This week in Say More, PS talks with Keun Lee, a former vice chair of the National Economic Advisory Council for the President of South Korea, a former president of the International Schumpeter Society, Distinguished Professor of Economics at Seoul National University, and the author of China’s Technological Leapfrogging and Economic Catch-up: A Schumpeterian Perspective.
Project Syndicate: Fears that generative artificial intelligence will cause mass unemployment in the long term are likely “overblown,” you argue, not least because the technology will probably bring considerable product innovation (which tends to boost overall employment), in addition to process innovation (which has more uncertain employment outcomes). Beyond re-skilling and up-skilling initiatives, what government interventions would support employment, and how can policymakers strike “the right balance of support and discipline” of AI companies?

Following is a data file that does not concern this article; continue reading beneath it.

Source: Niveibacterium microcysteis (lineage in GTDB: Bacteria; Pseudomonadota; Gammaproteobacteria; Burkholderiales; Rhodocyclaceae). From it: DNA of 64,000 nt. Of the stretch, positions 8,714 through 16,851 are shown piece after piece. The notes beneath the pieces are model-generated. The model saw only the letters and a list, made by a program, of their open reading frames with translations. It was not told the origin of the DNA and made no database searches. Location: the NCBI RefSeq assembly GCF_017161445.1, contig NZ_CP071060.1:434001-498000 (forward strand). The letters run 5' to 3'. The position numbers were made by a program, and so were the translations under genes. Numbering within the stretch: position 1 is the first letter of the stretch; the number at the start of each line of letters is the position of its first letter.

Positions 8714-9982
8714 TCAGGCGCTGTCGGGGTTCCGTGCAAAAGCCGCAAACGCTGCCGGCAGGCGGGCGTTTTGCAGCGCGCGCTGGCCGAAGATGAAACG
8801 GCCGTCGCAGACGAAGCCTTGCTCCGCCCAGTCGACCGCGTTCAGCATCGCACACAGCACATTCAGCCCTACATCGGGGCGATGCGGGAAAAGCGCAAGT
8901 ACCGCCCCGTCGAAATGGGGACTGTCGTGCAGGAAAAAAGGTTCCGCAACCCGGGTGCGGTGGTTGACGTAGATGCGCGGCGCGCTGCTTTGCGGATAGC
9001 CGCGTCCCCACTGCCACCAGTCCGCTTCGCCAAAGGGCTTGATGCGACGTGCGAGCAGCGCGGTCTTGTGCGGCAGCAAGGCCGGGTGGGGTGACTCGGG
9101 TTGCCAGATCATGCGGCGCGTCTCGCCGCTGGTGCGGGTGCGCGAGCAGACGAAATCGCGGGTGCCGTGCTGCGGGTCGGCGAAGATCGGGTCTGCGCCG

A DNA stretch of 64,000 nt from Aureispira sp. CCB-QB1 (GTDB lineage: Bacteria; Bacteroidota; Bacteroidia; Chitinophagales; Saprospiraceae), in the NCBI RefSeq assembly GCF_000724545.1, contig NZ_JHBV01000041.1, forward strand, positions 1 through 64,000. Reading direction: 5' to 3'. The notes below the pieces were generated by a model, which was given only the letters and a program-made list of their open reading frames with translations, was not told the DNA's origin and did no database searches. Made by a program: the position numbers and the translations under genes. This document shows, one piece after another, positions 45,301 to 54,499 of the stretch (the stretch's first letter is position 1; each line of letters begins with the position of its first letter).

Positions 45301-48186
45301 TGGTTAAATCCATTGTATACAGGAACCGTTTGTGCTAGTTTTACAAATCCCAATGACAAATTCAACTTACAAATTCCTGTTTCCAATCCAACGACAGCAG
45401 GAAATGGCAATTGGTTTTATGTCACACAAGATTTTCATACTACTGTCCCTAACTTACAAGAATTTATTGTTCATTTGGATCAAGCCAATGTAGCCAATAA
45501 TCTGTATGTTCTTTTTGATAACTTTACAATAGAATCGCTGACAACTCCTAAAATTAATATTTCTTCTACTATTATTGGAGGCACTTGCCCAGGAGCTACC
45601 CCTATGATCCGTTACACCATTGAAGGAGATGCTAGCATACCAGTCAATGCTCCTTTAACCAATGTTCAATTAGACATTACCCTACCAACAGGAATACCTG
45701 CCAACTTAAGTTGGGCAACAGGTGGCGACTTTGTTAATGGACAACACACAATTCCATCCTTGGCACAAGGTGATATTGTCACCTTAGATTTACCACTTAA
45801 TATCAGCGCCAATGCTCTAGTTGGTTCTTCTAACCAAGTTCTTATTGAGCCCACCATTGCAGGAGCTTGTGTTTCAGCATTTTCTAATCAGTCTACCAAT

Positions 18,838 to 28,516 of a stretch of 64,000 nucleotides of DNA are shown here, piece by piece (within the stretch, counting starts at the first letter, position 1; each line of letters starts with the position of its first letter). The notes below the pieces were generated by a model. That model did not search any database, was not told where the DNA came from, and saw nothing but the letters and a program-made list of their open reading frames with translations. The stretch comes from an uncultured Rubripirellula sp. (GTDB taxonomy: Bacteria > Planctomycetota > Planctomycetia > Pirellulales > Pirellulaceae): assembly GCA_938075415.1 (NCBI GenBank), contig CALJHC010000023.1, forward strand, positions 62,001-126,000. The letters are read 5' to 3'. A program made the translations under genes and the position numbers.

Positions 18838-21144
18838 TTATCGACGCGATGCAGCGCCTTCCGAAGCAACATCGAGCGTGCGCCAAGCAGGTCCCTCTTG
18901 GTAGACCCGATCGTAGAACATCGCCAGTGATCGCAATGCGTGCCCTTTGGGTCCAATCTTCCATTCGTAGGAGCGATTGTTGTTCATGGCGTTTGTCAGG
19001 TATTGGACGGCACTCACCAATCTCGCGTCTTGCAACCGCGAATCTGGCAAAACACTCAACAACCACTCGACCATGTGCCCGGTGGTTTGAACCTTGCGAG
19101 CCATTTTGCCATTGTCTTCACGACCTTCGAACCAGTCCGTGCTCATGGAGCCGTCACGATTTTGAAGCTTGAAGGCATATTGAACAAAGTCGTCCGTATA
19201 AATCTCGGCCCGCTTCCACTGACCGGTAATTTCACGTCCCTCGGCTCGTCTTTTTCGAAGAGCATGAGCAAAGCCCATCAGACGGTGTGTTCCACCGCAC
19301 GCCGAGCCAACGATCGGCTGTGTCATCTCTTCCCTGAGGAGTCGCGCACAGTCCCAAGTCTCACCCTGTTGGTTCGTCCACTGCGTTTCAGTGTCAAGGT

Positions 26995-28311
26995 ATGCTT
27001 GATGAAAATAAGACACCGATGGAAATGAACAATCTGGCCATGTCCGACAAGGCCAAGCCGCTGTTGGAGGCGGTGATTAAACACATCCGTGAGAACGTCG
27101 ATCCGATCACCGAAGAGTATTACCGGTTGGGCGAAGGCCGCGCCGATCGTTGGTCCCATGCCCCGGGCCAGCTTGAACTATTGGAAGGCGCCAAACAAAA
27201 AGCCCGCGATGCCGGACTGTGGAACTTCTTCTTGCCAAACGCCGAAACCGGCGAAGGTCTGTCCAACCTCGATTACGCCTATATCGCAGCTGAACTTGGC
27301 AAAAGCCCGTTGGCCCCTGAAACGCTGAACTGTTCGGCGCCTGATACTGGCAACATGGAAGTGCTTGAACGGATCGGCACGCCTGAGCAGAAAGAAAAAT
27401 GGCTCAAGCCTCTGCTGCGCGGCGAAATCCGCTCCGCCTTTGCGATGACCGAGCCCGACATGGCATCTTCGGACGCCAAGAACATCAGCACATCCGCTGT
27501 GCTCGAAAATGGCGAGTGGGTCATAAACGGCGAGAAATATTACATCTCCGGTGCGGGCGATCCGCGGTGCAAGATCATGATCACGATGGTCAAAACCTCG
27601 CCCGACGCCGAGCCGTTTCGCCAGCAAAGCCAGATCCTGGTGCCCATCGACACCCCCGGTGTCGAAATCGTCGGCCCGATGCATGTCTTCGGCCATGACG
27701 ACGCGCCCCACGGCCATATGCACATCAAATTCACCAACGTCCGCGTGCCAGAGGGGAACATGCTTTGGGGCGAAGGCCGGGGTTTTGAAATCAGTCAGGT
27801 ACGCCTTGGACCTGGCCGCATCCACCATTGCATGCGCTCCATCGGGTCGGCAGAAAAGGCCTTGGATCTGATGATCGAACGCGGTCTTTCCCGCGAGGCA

Keun Lee: Perhaps most important is what governments must not do: impose excessive regulations on new waves of AI-related innovation. Countries that take a more flexible, open-minded approach, leaving plenty of space for experimentation, will benefit from more new ideas and experiences – and gain critical data revealing where regulation is most needed.
At the same time, governments must prepare for significant labor-market changes. As generative AI is applied in ways that boost the productivity of human labor, wages will rise and working hours will fall. The wage premium enjoyed by some white-collar professionals will also decline, leading to a reduction in some types of income inequality. The details, however, will depend significantly on how AI is applied. Labor-market reforms must proceed accordingly.
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